Leadership and Decision Making


Many of us assume that the best leaders are those who can be independently and firmly decisive. It’s not surprising, especially when looking at leadership through a more traditional hierarchical lens. If the leader is the captain of the ship – the person holding the top position of power – shouldn’t they be the one to confidently tell the crew which direction to go? This may be the case in certain situations, but is it always true?

As the understanding of leadership has expanded beyond the bounds of the corner office, it’s clear that the essential qualities of an effective leader can be learned and exhibited by anyone regardless of title or position. And guess what? Decisiveness isn’t on that list of essential qualities (at least not my list).

Why, then, do leaders in supervisory positions grapple with the need to be so independently and firmly decisive? Here are a few theories:

Organizations Need to Take Action: When it comes down to it, organizations have goals to meet and aspirations to chase. No organization will survive while sitting still. Because action and achievement are a direct result of decision-making, there’s an inherent need to make choices and decide upon direction.

All Decisions Can’t Be Made By Consensus: Even the most democratic and consensus-based leaders have to put the proverbial stake in the ground to bring certain decisions to finality. As we’ve probably all experienced, making decisions by committee has its limits.

Leaders Want to Appear Confident and In-Control: This may be the strongest factor that motivates supervisory leaders to become firmer and more isolated in their decision-making. Sometimes, it can even lead to a dictatorial approach. It’s actually a natural and primal instinct. We think that the more dominance we show, the stronger and more in control we’ll be (and appear). This line of thinking can be particularly present in leaders who, for whatever reason at the time, don’t feel confident on the inside. To counteract the internal fear that they’re “not being taken seriously” or “not being seen as a strong leader,” they opt for a firmer outward show of decisiveness. The challenge with this approach, however, is that it can leave the team you depend upon behind in the dust.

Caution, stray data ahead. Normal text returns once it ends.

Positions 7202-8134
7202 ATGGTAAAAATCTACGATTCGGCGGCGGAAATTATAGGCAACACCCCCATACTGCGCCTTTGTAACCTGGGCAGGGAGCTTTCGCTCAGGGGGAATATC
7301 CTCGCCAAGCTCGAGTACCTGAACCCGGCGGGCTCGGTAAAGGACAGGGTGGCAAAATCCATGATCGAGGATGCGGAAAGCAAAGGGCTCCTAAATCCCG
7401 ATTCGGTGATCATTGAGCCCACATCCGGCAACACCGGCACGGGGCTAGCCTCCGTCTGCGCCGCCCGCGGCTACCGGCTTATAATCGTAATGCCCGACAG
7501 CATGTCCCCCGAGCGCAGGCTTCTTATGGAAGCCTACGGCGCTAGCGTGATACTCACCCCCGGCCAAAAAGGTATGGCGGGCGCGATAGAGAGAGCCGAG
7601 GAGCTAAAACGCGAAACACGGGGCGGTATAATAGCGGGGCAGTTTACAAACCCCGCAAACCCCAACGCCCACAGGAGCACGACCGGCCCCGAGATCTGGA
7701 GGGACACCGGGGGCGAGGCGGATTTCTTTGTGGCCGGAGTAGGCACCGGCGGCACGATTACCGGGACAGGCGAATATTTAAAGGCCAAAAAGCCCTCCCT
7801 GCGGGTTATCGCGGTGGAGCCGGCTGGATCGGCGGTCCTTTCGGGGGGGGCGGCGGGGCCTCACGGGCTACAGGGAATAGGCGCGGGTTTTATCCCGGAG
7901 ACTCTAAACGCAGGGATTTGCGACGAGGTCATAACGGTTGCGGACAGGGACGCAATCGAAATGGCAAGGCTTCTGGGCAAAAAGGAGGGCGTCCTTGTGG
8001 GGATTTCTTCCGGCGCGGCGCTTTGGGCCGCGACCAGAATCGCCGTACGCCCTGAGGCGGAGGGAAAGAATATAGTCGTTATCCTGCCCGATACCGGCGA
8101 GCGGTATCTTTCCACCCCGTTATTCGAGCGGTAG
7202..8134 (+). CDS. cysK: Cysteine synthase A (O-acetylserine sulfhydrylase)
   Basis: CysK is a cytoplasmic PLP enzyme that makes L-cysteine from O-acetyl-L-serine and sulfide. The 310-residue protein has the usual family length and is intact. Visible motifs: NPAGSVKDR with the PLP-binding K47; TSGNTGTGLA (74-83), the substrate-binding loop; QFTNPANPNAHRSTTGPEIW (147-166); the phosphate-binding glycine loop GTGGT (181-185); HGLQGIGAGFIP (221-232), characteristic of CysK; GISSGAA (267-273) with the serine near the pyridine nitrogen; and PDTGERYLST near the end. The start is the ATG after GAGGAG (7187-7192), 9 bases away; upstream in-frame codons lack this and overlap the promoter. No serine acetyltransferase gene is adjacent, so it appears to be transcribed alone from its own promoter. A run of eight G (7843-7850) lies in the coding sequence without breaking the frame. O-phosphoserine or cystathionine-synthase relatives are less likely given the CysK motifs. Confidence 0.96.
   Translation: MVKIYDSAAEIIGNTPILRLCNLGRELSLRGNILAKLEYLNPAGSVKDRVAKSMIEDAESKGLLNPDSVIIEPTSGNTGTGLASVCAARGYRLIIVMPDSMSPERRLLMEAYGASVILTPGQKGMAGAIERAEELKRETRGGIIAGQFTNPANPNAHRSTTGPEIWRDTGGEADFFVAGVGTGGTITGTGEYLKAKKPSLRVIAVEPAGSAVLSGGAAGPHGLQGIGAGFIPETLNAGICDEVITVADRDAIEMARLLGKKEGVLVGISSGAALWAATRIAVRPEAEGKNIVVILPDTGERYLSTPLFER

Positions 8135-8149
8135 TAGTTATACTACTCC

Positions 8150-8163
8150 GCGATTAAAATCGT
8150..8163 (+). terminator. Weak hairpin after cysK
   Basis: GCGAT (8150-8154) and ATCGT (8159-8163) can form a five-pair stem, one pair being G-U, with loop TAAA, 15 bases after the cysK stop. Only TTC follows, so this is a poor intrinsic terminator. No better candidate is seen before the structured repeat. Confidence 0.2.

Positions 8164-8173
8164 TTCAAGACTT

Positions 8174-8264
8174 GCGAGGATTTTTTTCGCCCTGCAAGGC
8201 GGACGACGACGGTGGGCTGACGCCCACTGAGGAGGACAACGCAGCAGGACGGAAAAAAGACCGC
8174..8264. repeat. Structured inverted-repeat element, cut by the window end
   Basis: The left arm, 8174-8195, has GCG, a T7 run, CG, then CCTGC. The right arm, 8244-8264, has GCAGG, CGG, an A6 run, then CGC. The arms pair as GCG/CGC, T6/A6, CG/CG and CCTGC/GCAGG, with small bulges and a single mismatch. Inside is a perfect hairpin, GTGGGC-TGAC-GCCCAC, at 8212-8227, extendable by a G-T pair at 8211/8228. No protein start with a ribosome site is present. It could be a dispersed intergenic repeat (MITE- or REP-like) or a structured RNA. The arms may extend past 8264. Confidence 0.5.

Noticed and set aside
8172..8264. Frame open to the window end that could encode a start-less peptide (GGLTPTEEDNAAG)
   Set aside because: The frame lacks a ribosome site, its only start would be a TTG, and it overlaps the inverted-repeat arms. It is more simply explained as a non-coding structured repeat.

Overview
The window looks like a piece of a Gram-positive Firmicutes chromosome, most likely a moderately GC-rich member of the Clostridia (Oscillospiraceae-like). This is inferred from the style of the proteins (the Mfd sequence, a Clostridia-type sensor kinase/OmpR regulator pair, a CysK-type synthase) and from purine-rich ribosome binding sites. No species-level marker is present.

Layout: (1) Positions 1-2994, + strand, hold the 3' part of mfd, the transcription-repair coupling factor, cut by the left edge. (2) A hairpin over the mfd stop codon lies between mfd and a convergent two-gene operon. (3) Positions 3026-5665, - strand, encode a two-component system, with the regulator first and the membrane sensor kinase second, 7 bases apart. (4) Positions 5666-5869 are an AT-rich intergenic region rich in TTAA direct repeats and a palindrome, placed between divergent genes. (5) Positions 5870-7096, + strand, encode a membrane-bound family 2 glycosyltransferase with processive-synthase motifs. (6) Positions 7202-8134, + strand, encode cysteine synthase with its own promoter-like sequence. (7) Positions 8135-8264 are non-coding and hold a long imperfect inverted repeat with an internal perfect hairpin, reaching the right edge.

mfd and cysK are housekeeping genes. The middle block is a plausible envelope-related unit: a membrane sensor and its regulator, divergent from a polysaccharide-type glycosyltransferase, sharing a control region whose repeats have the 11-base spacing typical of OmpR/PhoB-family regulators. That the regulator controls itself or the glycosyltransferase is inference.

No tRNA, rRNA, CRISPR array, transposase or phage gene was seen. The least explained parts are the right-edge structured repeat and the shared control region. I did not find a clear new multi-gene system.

So, how should leaders in top positions of power balance the need to drive decisions, catalyze action and command respect with the challenge of keeping team members engaged and involved?

Here are a 7 tips for how to effectively approach decision-making as a leader of a team:

  1. Consider Timing and Deadlines: Leaders can gauge how directive or democratic to be dependent on the situation. Times of stress, extreme pressure or tight deadlines typically benefit from leaders who are prepared to make a quick, firm and unilateral decision. In these settings, team members can actually prefer to be told what to do, as it enables them to quickly and successfully address the need at hand. However, if the situation is one that allows for time and planning, it can benefit from a more democratic approach – one that incorporates participation and dialogue.